93. ^ "Quarterly Loss $8 Million: Chrysler Profits Plunge". Detroit Free Press. October 23, 1974. p. 1.
  94. ^ "GM Earnings Plummet 94 Percent for Quarter". Detroit Free Press. October 26, 1974. p. 1.
  95. ^ "Boat Clubs Settle Race Dispute with City". Detroit Free Press. October 26, 1974. p. 3A.
  96. ^ a b "UAW's Nelson Jack Edwards Is Killed by Gunman in Bar". Detroit Free Press. November 3, 1974. pp. 1A, 9A – via Newspapers.com.
  97. ^ "Hubbard Is in Serious Condition". Detroit Free Press. November 5, 1974. p. 3A.
  98. ^ "Kelley, Austin Pace Dem Victory". Detroit Free Press. November 6, 1974. p. 3A.
  99. ^ "Dems Control Legislature For First Time in Decade". Detroit Free Press. November 6, 1974. p. 3A.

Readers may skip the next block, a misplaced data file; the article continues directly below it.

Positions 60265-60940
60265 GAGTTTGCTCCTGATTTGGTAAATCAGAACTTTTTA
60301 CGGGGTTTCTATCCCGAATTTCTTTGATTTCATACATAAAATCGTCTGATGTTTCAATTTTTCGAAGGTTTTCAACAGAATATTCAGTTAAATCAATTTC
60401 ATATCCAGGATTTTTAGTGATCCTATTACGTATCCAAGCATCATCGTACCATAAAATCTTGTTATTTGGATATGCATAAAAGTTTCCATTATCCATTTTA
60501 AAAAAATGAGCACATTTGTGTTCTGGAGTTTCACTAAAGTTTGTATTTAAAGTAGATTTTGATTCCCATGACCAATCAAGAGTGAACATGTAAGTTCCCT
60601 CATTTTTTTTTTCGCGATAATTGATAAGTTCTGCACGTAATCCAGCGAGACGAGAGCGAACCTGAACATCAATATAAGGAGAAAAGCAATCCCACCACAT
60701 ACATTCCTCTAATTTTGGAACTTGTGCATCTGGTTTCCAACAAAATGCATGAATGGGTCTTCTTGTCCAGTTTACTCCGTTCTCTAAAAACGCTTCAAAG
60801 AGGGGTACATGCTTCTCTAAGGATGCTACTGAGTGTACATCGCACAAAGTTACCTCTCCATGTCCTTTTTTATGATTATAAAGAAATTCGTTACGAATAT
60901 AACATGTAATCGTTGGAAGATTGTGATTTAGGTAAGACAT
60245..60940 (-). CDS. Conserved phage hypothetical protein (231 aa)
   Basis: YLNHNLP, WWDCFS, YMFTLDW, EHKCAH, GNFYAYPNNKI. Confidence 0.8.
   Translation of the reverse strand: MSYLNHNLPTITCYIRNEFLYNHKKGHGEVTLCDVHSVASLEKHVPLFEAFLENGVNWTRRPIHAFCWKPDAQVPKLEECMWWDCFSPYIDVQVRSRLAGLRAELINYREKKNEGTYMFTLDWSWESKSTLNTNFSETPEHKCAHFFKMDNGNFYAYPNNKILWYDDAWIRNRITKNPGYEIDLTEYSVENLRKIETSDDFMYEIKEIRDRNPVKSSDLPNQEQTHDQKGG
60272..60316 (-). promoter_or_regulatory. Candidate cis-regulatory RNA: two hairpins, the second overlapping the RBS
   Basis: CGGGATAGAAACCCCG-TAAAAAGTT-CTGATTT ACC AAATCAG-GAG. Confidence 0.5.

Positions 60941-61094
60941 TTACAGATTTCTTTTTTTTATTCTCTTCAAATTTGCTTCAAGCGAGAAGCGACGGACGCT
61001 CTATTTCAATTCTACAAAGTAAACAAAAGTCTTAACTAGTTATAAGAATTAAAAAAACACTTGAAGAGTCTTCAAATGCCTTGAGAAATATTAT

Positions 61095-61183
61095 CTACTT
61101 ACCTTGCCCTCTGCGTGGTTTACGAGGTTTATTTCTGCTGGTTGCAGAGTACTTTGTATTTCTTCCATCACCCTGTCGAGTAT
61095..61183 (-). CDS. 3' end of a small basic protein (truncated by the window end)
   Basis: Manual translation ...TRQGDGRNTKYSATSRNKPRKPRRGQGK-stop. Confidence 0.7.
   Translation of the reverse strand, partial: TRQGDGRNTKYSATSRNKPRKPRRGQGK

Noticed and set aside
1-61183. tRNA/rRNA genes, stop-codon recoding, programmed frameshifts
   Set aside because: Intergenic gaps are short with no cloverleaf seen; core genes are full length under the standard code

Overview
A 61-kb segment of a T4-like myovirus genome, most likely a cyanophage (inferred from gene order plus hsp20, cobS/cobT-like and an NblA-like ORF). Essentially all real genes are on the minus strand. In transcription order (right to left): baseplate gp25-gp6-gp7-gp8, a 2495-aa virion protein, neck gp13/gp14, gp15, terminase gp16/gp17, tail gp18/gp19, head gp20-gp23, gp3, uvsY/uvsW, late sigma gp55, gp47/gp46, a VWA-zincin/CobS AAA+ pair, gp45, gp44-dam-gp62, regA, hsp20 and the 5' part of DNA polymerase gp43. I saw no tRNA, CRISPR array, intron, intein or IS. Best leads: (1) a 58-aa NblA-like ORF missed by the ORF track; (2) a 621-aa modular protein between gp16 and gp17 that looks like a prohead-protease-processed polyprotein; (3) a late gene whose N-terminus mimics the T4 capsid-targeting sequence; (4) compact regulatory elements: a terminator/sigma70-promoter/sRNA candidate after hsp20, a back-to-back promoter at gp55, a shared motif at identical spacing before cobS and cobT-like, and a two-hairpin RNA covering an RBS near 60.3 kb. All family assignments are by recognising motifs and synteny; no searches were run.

100. ^ "Food Tax Repeal To Save Shoppers Half-Month's Bill". Detroit Free Press. November 7, 1974. p. 4A – via Newspapers.com.
  101. ^ "MSU Pulls Upset of Season". Detroit Free Press. November 10, 1974. p. 1.
  102. ^ "Chrysler Planning to Close 5 of 6 Car Assembly Plants". Detroit Free Press. November 20, 1974. p. 1.
  103. ^ "Ford to Lay Off 3,000 Of White-Collar Staff". Detroit Free Press. November 22, 1974. p. 1.
  104. ^ "Ford to Idle Another 35,000: Layoffs Top 200,000". Detroit Free Press. November 23, 1974. p. 1.
  105. ^ Cooper Rollow (November 24, 1973). "Ohio State boots Michigan: Bowl ballot needed after 12-10 victory". Chicago Tribune. p. 3-1.
  106. ^ "Ford to Idle 7,950 More; Most in Area". Detroit Free Press. November 28, 1974. p. 3A.
  107. ^ "Parade Puts Joy In City Of Gloom". Detroit Free Press. November 29, 1974. pp. 1A, 15A.
  108. ^ "New Production Cubacks: GM to Lay Off 24,000; 41,000 to Be Idle in Jan". Detroit Free Press. November 30, 1974. p. 3A.